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While the General Public is Ignorantly Unaware and Uneducated, the Wolves of Wall Street Are Blatantly Making A Killing at Their Expense

The Federal Reserve was the first to suggest that private equity firms were the one group with cash on hand to invest in foreclosed homes (Bernanke, 2012).

Here Comes the 2nd Wave of Big Money in the “Buy-to-Rent” Scheme

A different set of private-equity firms, at the peak of the market, as brokers constantly blame low inventories of single-family houses for sky-high prices.

The first wave came during the housing bust when large private-equity firms acquired tens of thousands of single-family homes out of foreclosure for cents on the dollar. The biggest players have since been sold off to the public as REITs, such as Blackstone’s Invitation Homes which owns about 48,000 rental houses.

Blackstone was the trailblazer in financializing rents. It issued the first rent-backed structured securities in November 2013. This has become a common funding mechanism. And shortly before the Invitation Homes IPO, it obtained Fannie Mae guarantees for $1 billion in rental-home mortgage-backed securities.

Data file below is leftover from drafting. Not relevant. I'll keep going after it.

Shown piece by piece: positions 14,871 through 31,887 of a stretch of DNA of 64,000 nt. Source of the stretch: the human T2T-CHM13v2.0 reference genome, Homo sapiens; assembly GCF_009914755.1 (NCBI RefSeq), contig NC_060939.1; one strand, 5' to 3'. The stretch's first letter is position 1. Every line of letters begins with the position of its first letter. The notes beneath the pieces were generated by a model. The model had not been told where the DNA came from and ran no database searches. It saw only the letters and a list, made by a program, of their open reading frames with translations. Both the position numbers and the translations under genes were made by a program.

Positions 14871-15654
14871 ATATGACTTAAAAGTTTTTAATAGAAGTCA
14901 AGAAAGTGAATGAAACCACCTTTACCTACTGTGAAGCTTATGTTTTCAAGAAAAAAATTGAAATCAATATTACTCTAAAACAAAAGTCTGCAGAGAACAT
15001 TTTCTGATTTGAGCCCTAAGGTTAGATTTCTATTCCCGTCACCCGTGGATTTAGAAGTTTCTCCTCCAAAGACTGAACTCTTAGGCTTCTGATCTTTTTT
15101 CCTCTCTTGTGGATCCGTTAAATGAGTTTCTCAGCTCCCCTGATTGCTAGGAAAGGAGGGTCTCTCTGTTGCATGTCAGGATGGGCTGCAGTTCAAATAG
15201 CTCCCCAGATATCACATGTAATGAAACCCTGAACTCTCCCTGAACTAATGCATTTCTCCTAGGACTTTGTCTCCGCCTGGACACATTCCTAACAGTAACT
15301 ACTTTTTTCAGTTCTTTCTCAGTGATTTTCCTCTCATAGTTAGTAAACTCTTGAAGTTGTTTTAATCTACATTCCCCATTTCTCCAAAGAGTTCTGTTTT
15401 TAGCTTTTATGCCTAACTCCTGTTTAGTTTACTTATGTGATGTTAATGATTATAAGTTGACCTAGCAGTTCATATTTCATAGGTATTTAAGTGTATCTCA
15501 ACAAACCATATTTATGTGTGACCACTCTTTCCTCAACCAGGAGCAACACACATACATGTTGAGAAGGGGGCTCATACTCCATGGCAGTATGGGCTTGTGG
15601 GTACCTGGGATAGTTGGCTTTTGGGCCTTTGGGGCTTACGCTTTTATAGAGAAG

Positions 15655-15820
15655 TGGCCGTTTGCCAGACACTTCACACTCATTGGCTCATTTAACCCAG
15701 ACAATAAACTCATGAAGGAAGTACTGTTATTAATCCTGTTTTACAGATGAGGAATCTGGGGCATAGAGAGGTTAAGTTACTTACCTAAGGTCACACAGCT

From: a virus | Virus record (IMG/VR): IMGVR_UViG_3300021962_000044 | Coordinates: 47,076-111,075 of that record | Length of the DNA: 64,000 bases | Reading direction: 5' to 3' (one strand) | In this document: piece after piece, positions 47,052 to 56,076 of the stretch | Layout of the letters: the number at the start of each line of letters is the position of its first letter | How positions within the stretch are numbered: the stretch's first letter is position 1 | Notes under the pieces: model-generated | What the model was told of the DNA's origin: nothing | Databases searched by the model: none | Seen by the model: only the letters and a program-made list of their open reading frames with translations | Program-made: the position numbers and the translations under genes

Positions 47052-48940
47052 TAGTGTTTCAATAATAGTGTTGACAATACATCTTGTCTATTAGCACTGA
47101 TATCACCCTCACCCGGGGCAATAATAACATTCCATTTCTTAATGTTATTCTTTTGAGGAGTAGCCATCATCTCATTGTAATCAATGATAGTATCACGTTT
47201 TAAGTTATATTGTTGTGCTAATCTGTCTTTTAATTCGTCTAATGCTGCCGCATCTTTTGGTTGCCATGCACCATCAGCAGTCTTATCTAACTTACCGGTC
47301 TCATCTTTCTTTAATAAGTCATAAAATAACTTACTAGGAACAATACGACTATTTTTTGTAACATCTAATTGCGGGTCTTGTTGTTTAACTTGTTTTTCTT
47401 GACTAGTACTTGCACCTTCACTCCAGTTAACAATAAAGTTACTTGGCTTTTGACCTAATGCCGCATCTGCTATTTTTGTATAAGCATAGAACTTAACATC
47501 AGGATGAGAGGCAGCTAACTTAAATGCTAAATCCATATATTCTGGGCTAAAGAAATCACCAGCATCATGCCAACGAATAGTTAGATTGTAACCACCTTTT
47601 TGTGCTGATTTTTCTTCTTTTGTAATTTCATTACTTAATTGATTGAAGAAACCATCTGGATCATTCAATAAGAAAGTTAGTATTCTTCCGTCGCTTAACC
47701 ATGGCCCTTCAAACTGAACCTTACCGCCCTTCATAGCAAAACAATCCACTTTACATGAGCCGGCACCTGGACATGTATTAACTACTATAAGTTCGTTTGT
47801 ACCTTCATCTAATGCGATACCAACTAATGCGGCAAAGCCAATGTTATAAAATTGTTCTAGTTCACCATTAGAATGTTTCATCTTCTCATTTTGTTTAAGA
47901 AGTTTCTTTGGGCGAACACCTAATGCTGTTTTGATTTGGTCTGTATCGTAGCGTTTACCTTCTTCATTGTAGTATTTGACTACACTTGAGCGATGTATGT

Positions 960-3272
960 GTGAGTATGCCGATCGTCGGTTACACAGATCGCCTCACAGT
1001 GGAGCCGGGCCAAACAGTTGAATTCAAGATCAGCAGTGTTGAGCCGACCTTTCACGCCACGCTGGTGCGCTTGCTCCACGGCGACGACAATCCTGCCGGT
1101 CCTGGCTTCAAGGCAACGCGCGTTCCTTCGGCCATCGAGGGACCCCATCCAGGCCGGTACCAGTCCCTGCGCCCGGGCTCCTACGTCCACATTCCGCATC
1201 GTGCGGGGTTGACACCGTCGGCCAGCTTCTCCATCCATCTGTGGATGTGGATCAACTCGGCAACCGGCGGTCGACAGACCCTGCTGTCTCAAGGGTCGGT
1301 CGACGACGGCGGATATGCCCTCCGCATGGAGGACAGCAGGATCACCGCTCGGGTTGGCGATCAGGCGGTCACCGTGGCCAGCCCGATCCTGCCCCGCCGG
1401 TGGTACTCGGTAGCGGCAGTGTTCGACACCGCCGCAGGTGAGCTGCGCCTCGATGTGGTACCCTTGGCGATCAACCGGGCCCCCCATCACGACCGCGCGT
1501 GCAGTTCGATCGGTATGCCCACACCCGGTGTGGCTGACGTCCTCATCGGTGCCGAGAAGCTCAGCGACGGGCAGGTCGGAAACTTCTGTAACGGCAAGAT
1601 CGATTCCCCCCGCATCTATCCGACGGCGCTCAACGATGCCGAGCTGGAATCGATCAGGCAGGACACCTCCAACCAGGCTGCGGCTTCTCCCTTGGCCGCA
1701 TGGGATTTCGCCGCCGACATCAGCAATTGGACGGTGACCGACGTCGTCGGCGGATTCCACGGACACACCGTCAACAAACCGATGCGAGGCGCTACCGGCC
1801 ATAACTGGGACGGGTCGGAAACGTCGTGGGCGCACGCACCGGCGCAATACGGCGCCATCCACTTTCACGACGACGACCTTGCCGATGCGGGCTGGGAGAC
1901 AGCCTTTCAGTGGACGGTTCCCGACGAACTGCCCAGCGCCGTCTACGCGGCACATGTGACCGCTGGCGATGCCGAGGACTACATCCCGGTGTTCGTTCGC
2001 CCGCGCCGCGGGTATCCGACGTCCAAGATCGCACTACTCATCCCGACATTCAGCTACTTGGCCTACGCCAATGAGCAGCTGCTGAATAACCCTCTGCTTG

This second wave is different. PE firms are paying prices at the peak of the market, amid ceaseless complaints that there isn’t enough inventory of homes for sale, for folks who actually want to live in the homes they buy.

And these are just the biggest players. There are thousands of smaller players. And all but mom-and-pop investors pay cash and then fund the purchases with leverage at the institutional level.

Here’s the new wave of Big Money:

August 22: Amherst Holdings, which bills itself as a “financial services holding company with expertise in the real estate, mortgage and related structured finance markets,” is planning to raise $1 billion to buy single-family homes and rent them out.

The new fund has a term of over 10 years to allow it to stay in this business over the longer term, the sources told Bloomberg. A fund with a shorter term, which are typical, would exit the investments after a few years via an IPO or sale and return funds to investors. This term of over 10 years could also be an indication that the next housing downturn is being figured into the plan, and the duration of the fund is designed to extend past it in order to avoid having to exit at a bad moment.

The fund may be in addition to the $600 million Amherst raised for a single-family rental fund that recently closed after fundraising goals had been reached.

According to its website, Amherst has already raised “more than $2.5 billion” since 2012 to invest in single-family rental homes and related activities. According to Bloomberg, its subsidiary, Main Street Renewal, already operates over 20,000 rental houses.